If someone is rejected for their immutable qualities, those doing the rejecting can be safely dismissed as bigots, and their opinions need not be taken too seriously. It’s not me; it’s you. The rejection of an ethos is different, because it’s not a repudiation of what you happen to be but rather what you choose to be. It’s harder for Warren supporters to swallow because they share her convictions, part of which is that they possess The Truth (which is why they should be in charge of policy and journalism and academia and human resources and…). This is like the ultimate public repudiation of that.

But most of all, the cure for sexism — no doubt some combination of activism; advocacy; TED Talks; and a ubiquitous, memetic media campaign — requires no change on their part. They’re already doing these things; in fact, there are entire industries and departments, staffed by the Warren demographic, devoted to these endeavors. Insofar as their daily lives are concerned, doubling down on sexism being the problem is activism against change.

Smoking and the Hispanic Paradox

In the course of writing last month’s post about U-haul’s no-nicotine policy, I created the following graph:

This visualization didn’t make the final cut, but it’s nonetheless cool. It demonstrates that smoking rates among Hispanics are far less responsive to income than those of other ethnic groups (though even for Hispanics, the relationship between income and smoking rates is statistically significant). I was surprised to find this relationship, but apparently it’s a known factor of the phenomenon called “the Hispanic Paradox” (alternatively known as the “Latino Paradox”).

The paradox is that, on average, American Hispanics live longer than their non-Hispanic white counterparts, even though the former tend to have lower incomes and less education. The causes aren’t entirely understood, but Hispanics’ low smoking rates are thought to be a major contributor.

Source: Center for Disease Control, 2013

Some of the difference in smoking rates can be explained by immigration. Latin American countries tend to have lower smoking rates than the United States. Among those born in the United States, only Mexican-Ameicans seem to retain lower smoking rates and the attendant mortality advantage over non-Hispanic whites. It will be interesting to see if the Paradox ebbs as native-born Hispanics begin to account for more of the Hispanic population.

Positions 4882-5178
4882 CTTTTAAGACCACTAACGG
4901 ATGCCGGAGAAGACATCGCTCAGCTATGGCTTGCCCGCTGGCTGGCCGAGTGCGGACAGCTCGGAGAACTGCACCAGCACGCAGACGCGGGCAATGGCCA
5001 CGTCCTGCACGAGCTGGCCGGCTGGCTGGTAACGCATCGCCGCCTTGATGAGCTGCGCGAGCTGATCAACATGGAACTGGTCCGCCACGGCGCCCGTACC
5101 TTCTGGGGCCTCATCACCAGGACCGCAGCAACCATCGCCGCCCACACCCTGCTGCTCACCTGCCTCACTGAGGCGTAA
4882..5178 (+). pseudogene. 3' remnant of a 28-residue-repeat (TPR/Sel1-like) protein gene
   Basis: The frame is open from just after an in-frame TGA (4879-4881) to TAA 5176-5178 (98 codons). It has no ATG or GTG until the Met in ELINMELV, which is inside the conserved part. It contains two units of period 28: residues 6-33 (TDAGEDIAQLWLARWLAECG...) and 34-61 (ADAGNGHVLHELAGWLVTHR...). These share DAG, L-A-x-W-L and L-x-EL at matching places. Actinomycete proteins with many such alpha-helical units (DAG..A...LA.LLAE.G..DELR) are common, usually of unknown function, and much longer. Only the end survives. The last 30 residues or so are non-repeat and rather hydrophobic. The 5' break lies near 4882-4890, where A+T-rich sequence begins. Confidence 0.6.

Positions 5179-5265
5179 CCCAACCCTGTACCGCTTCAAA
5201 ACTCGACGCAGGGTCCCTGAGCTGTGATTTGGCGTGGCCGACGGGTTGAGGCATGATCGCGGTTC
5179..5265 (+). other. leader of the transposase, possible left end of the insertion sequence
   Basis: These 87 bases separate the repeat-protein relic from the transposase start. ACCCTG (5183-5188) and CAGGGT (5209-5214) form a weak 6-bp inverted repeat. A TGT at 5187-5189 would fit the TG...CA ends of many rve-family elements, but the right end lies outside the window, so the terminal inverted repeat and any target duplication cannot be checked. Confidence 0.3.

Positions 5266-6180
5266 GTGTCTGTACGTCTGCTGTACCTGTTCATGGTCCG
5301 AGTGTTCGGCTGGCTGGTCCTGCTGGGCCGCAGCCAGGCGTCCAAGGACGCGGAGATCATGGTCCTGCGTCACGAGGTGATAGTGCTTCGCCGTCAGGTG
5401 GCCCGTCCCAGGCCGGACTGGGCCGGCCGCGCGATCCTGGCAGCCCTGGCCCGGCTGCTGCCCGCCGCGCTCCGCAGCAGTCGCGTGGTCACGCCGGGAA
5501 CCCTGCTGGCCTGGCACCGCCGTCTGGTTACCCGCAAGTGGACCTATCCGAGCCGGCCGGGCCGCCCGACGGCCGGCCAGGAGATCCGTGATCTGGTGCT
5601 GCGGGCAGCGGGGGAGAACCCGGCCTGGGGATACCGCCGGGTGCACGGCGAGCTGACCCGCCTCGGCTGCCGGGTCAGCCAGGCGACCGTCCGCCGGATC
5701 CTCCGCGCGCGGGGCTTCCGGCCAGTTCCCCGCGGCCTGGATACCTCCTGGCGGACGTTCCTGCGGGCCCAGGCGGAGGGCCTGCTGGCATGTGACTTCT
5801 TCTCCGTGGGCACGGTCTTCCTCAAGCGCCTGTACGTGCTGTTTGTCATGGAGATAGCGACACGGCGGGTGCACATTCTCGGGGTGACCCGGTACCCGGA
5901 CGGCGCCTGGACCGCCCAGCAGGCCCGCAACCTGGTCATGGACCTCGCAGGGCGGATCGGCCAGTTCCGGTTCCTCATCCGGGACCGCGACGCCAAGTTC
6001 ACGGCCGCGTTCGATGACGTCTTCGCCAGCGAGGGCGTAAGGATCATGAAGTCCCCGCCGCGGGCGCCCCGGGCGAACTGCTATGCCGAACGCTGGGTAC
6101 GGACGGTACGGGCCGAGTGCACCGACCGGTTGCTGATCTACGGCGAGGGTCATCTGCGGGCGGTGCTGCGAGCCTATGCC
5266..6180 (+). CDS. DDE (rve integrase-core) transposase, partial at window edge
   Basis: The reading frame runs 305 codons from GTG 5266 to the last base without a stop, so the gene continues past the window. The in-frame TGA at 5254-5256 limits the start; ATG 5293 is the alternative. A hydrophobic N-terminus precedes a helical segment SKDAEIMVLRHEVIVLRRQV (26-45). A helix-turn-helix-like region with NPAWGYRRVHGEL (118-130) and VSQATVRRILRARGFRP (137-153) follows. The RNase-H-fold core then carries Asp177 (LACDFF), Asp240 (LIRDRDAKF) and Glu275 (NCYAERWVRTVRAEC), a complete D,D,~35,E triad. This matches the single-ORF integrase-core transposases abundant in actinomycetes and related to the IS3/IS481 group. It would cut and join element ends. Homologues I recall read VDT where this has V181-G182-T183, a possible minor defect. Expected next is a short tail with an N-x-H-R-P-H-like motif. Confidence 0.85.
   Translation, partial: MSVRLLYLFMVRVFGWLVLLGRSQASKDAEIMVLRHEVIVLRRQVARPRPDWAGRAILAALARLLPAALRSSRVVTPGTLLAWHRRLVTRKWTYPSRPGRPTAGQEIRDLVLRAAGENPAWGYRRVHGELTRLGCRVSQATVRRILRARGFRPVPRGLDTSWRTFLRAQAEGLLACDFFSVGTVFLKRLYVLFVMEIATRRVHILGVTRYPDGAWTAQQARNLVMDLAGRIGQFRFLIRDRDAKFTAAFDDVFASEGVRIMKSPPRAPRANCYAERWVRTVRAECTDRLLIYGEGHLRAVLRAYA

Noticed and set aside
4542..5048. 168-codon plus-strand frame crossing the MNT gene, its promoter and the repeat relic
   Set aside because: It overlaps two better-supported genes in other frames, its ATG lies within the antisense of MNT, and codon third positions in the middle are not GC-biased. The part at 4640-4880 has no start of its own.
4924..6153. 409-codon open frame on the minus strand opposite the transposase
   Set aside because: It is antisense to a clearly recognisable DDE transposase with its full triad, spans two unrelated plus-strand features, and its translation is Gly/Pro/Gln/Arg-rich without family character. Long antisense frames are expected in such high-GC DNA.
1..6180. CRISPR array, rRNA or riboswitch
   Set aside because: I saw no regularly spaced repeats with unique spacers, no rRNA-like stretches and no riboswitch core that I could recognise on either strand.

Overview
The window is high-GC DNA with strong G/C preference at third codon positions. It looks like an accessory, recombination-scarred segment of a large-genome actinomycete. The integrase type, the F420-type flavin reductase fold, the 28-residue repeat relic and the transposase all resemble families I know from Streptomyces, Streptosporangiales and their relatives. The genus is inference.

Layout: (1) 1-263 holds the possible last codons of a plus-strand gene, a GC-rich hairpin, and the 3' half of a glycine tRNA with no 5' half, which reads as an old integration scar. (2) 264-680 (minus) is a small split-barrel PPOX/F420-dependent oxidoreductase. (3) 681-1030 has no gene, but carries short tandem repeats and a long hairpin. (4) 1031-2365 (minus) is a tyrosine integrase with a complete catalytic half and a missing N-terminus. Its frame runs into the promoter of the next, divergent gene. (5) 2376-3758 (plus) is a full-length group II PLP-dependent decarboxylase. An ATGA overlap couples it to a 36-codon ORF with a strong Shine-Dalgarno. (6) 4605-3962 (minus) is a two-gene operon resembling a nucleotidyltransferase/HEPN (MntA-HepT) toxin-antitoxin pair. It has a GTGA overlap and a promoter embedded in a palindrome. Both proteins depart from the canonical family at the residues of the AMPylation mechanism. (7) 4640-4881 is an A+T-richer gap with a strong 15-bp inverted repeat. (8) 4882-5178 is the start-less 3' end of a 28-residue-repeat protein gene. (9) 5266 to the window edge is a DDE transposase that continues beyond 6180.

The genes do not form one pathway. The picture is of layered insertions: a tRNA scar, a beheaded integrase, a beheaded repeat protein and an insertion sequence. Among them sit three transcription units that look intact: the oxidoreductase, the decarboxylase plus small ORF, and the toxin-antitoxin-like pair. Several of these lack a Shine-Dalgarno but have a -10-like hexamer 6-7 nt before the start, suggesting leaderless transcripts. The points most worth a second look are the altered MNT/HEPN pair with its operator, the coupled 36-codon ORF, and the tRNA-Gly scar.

The Hispanic Paradox illustrates the capricious power of cultural influence on real-world outcomes — and conversely forces us to confront our limited ability to re-engineer the world.

We tend to think of (the physical, policy, social, or economic) environment and choice as the chief determinants of human behavior and outcomes. But we are just as much a product of the commingling of genetics and culture. The paths before us are well-worn by our predecessors, and we would be arrogant to think we can wholly resist their inclinations.

Review: Bullshit Jobs: A Theory

In 1930, the economist John Keynes predicted that by the century’s end, technology would have advanced such that citizens in rich countries would be working 15-hour weeks. Ninety years later, it’s safe to say that prediction didn’t materialize. In Bullshit Jobs: A Theory, anthropologist David Graeber offers an explanation as to why.

According to Graeber, technological advances had indeed obviated much of the necessary work by the late 20th Century. But for cultural and political reasons, we have filled the void with largely pointless drudgery — bullshit jobs, as Graeber terms them.